Take Blade Runner and draw a line from the 80s replicant noir to the 90s non-consensual machine-induced hallucinations of The Matrix. Somewhere on that line there’s a node, running backwards and forwards, channeling its influences and distributing them back out again, recombining them into a fearsome future hurtling toward us like a heavy calibre bullet. That perfect coalescing point is Mamoru Oshii’s Ghost in the Shell (1995), the cyberpunk anime classic that had tremendous influence on the Wachowski brothers, Steven Spielberg A.I. and Minority Report, and James Cameron’s Avatar. It’s the film that kicks off TIFF’s retrospective Techno/Human: The Films of Mamoru Oshii, and boy does it pack a punch.
Cameron called Ghost in the Shell “a stunning work of speculative fiction,” and he isn’t wrong. Based on a Japanese manga of the same name, Ghost in the Shell draws heavily on author William Gibson’s vision of artificial intelligences inhabiting the net and humans modified to be cyborgs that can barely keep pace with them. Major Motoko Kusanagi is the leader of a cyborg assault team working for the secretive Section 9 in a dystopian near-future Hong Kong. Tasked with tracking an elusive hacker known as the Puppet Master, Kusanagi’s kinetically choreographed arrests only lead her to people who have had their memories erased and new ones implanted. They call the process “ghost-hacking”, and the movie’s concept of the ghost is intriguing, seeming to be an amalgam of one’s memories, consciousness and soul. As she closes in on the Puppet Master, so too the Puppet Master is closing in on her, the motivations behind bringing them together unclear until the film’s dynamic conclusion.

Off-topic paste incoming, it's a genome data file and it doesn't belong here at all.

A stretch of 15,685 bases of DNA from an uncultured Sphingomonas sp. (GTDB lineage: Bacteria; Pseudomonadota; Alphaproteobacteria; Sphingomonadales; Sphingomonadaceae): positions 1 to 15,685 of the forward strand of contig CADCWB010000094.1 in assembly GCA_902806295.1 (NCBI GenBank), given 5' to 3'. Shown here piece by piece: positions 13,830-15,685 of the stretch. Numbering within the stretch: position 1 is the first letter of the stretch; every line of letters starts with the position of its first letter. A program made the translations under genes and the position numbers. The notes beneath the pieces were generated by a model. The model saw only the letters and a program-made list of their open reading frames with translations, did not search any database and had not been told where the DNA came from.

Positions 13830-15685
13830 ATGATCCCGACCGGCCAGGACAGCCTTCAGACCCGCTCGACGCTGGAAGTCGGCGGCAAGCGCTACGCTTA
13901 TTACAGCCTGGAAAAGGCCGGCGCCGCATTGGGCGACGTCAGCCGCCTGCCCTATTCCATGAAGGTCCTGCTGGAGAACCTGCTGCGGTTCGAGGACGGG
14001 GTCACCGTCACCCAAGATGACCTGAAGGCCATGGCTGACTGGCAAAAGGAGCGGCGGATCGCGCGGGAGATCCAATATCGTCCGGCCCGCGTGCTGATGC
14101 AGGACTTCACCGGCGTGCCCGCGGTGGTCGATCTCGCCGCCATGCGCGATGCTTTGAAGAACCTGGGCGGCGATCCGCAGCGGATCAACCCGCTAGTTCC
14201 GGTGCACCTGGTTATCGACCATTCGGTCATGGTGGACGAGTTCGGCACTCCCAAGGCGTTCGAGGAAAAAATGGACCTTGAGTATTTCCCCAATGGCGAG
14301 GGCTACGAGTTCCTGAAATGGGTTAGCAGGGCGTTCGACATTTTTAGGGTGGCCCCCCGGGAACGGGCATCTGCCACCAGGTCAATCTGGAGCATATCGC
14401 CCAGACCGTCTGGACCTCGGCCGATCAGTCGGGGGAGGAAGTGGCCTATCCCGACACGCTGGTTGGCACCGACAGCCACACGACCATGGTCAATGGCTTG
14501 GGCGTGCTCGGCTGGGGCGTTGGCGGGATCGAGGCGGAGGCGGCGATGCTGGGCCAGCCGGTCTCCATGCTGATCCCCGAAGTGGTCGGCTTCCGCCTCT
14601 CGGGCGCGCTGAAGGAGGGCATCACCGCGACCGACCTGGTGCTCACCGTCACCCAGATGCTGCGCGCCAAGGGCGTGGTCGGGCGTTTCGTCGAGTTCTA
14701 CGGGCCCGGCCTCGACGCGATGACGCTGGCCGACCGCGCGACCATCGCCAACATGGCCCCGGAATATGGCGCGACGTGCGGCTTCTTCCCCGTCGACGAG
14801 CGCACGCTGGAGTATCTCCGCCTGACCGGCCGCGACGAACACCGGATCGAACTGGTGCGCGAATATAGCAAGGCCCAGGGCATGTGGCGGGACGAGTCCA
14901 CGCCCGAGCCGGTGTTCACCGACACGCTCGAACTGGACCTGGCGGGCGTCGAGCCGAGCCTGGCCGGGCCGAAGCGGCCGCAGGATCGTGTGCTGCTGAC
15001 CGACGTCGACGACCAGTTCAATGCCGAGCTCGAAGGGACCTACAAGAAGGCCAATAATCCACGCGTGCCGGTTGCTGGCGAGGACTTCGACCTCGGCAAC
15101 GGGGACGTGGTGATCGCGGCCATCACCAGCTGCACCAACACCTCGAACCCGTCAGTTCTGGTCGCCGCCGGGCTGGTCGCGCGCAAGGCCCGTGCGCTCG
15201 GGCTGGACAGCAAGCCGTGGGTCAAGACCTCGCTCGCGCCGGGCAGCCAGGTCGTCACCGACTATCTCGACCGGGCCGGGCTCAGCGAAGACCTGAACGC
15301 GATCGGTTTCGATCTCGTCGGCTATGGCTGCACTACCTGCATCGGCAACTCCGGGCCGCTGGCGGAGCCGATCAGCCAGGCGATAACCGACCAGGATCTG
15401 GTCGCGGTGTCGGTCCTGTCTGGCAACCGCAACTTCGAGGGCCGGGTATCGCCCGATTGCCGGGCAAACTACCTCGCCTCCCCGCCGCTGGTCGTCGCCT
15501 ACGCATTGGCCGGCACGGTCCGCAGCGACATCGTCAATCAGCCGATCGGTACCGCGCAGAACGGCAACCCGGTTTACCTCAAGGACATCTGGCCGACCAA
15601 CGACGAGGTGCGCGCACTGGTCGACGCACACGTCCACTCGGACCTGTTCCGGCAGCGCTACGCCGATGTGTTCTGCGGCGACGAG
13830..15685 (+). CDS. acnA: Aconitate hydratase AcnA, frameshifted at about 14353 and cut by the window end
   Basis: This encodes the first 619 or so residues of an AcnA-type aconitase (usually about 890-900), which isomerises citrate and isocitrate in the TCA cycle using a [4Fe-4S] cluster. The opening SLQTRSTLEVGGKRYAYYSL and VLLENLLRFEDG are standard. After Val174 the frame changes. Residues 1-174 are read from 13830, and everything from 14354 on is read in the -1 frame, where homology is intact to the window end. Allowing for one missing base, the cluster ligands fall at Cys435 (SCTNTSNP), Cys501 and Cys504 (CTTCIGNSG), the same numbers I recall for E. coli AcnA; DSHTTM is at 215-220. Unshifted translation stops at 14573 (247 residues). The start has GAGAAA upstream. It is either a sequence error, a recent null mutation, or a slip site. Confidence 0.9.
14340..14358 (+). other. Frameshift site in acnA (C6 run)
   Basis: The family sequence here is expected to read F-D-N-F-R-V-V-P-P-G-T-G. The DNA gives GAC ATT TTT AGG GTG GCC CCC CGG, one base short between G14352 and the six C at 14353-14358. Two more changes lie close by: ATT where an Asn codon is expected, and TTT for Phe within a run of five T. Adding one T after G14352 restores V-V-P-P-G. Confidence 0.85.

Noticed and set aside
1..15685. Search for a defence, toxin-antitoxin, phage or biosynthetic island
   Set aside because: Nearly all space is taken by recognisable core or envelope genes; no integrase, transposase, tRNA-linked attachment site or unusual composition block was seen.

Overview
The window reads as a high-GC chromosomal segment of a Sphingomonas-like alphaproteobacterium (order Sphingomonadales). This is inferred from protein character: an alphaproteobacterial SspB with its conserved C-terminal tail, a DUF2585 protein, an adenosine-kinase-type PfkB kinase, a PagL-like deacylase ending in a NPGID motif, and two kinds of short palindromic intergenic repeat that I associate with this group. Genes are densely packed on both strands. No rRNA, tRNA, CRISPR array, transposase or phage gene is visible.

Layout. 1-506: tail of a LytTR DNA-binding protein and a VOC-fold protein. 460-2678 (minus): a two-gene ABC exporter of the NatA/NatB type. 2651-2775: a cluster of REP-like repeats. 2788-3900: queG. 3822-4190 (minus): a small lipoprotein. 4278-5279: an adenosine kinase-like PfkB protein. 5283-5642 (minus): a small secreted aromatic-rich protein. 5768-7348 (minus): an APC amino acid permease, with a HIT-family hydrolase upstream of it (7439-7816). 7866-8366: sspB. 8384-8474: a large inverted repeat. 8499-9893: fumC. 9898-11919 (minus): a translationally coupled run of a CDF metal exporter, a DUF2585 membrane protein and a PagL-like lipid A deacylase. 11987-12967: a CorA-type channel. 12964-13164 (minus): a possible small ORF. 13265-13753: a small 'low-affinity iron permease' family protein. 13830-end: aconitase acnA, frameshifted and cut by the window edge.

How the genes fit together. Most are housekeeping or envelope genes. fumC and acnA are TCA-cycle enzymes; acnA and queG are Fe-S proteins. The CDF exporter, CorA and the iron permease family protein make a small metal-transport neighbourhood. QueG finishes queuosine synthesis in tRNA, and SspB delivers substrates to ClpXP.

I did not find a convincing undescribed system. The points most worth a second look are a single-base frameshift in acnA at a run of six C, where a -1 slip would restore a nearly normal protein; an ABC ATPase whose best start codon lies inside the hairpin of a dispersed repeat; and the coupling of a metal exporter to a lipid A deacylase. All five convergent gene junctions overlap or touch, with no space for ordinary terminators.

Oshii’s imagery is haunting and beautiful. The Matrix’s visualization of the internet as a waterfall of glowing green text? That’s taken directly from Ghost in the Shell. As are half the action sequences, the chases in crowds and slow-motion bullet-fractured exploding concrete columns. (To be fair to the Wachowski’s, in the run up to The Matrix they showed Hollywood executives Ghost in the Shell explicitly stating they wanted to make a live-action version of this movie.) More interesting is the film’s fascinating fluidity of identity and gender, and its Blade Runner-esque preoccupations with memory and consciousness. Kusanagi is a consummate soldier, but she feels her grip on her humanity is slipping. A combination of flesh body, computer intelligence and motorized robotic parts, she’s taken to diving in the ocean in her spare time. This unsettles her partner Batou no end, as one failure of her floatation systems and her heavy cyborg body would sink into the unrecoverable depths. As she drifts toward the surface, her body fuses with its reflected image in a sequence that’s both beautiful and disturbing. When she encounters the Puppet Master, he speaks as a man from the damaged form of a female cyborg. Later, when Kusanagi and the Puppet Master meet to discuss his proposal for escape, he takes over Kusanagi’s destroyed body, while her consciousness shifts into the body of the other cyborg. He makes his offer in his voice, from her own body, the proposal that they merge to create something unique, a new consciousness born of the net. It’s a very William Gibson moment, and Oshii conveys it in a way that’s both gripping and unsettling.